I’m afraid Little Bloglet has been neglected again. With starting a new job there’s been a lot to learn and a lot of Excel spreadsheets to create – Oh my goodness how much sense do Windows computers NOT make? – as well as studying for the FGASA Level 3 exam I’ve foolishly signed up for in a few weeks, and still managing to fit in at least three good novels a week, there hasn’t really been much blog time.
But the other day I was waiting to pick up guests at our lodge’s pick up spot, which is a rather lovely cashew orchard (Plantation? Growery? Nursery?) when I heard a great commotion overhead…
It’s spring here, which means the weaver birds are all busy weaving their weavery nests. It’s a heck of a task. Have you ever looked closely at what goes into a weaver nest?The male weaver literally weaves a complex little house one blade of grass at a time. Without help. Or hands. I have no idea how long it takes him, because I don’t have that kind of patience. But I’m sure it’s no small mission.
The nests are something incredible. Sturdy and homely, lined with soft grasses and reinforced by tougher ones, it’s all threaded together with crazy precision and somehow attached to a branch so well that our east coast wind doesn’t just blow it off right away. Wow. Go weavers, go!
But not everyone appreciates a good weaver nest.
As my attention left the chattering above and returned to the ground, I saw a dozen or so weaver nests strewn about. Rejects.
Yep, if the female weaver isn’t happy with how her starter home construction is going, or the final product doesn’t pass her neurotic inspection, she simply severs it from the tree (or takes glee in destroying it first) and turns her back to let the male weaver try again. From scratch. One blade at a time. Or she just finds a new male weaver, because that’s easier.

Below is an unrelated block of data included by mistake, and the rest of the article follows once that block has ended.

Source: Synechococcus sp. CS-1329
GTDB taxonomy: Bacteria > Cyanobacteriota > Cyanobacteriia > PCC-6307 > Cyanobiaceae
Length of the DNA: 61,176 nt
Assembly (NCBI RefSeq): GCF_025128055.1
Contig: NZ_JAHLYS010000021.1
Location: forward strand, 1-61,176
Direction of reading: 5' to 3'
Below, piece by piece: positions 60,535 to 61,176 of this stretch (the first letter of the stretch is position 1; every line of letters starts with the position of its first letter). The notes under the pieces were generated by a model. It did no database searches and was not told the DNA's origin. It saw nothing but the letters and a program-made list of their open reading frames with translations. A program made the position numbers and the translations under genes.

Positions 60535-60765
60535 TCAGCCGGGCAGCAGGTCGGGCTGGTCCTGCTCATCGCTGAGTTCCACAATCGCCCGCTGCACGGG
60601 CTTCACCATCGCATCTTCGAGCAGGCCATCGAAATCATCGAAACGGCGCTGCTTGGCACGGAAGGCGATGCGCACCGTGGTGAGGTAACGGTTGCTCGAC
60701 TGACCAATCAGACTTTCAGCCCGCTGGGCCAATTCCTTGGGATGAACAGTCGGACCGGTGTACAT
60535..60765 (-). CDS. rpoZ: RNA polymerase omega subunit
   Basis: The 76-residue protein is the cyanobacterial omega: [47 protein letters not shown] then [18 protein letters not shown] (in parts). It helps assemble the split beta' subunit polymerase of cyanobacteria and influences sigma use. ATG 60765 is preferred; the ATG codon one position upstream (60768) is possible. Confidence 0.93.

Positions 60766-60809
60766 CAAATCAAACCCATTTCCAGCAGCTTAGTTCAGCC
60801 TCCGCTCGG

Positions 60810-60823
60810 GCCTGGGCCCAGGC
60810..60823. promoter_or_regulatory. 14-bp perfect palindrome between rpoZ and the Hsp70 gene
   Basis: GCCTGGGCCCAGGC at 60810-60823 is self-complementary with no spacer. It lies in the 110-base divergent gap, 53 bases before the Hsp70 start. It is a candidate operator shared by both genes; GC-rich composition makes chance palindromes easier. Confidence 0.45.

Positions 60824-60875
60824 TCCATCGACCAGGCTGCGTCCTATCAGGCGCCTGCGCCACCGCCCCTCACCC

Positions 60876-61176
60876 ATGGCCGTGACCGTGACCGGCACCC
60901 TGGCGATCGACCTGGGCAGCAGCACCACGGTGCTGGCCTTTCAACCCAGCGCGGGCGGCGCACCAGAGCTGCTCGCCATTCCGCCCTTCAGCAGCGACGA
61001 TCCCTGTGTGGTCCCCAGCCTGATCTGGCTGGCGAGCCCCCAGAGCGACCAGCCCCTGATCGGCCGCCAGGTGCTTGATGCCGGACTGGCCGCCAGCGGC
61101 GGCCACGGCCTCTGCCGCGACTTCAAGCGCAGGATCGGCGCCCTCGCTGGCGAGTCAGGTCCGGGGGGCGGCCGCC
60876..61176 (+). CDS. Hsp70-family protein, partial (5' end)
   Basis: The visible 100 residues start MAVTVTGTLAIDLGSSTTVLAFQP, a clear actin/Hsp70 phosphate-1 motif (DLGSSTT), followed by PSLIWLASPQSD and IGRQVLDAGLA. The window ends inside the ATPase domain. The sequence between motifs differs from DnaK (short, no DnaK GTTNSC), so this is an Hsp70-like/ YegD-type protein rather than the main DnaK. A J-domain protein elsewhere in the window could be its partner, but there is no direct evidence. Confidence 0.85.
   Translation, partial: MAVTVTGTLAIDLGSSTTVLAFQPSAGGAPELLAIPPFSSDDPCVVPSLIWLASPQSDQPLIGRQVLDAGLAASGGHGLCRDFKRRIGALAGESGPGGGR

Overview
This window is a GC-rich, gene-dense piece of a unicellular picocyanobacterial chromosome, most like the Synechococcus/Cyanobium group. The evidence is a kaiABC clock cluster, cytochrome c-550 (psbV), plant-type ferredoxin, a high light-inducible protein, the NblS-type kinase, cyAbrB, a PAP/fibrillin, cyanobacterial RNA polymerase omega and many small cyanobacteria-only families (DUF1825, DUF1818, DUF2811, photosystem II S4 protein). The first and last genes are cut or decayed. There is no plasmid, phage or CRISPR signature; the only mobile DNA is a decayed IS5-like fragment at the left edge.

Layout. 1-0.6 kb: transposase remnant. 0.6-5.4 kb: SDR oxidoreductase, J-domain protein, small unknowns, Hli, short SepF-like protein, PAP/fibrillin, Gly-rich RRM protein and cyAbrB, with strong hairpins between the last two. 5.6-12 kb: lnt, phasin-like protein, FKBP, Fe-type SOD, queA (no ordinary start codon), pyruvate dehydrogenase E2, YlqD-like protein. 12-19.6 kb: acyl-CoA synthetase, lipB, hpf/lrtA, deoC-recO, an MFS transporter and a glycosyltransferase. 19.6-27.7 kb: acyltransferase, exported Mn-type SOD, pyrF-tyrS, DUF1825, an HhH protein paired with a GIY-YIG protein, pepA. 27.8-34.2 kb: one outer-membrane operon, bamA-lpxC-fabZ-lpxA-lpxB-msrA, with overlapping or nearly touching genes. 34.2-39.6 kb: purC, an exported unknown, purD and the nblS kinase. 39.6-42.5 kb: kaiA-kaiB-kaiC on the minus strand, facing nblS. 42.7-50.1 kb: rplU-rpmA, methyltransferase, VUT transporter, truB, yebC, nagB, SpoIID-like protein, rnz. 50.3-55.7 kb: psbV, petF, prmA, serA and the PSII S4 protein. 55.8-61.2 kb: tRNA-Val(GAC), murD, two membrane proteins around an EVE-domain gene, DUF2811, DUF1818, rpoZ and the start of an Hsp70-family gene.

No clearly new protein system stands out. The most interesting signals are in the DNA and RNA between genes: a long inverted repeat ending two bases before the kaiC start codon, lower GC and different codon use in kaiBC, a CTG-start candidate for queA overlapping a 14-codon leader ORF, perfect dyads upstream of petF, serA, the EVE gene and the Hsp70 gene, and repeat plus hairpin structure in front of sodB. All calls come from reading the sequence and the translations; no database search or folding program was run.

Reject Boy will proceed to rebuild and rebuild and if rumors are to be believed, he may build more than SIX nests in a season before he gets it ‘right’ to her standards or is forced to give up. No gene survival for you then…
Nature is raw. Nature is delicious.
And this human status we cling to so dearly doesn’t give us many special privileges. I suppose at least as humans, we have the agency to say ‘Whoa. No way,’ and fly to the top of the tree. Drama? No thanks. Not worth it. Survival of the species, you say? Meh. There’s 50 other weavers in this tree alone – they’ll be fine. Fly away into the sunset.
And that’s okay. It doesn’t make the rejected weavers or their talents less beautiful. And while we’re at it, let’s all carry grass around in our mouths. For fun. And crash into each other. And make a lot of noise. And SING! And be gloriously yellow.
But the weavers can’t. Because nature tells them to keep on building. Shame.
I gazed back up into the tree. I wanted to shout at them. Impart some advice. Help them out a little. But then I remembered where I was and realized I had guests nearby and couldn’t just start screaming randomly at birds. So I picked up a rejected nest (because I appreciate it immensely and I can probably use it as a pencil case or something) and turned to leave.
I could only whisper back to the birds as I walked away. “Stay single, little weavers.”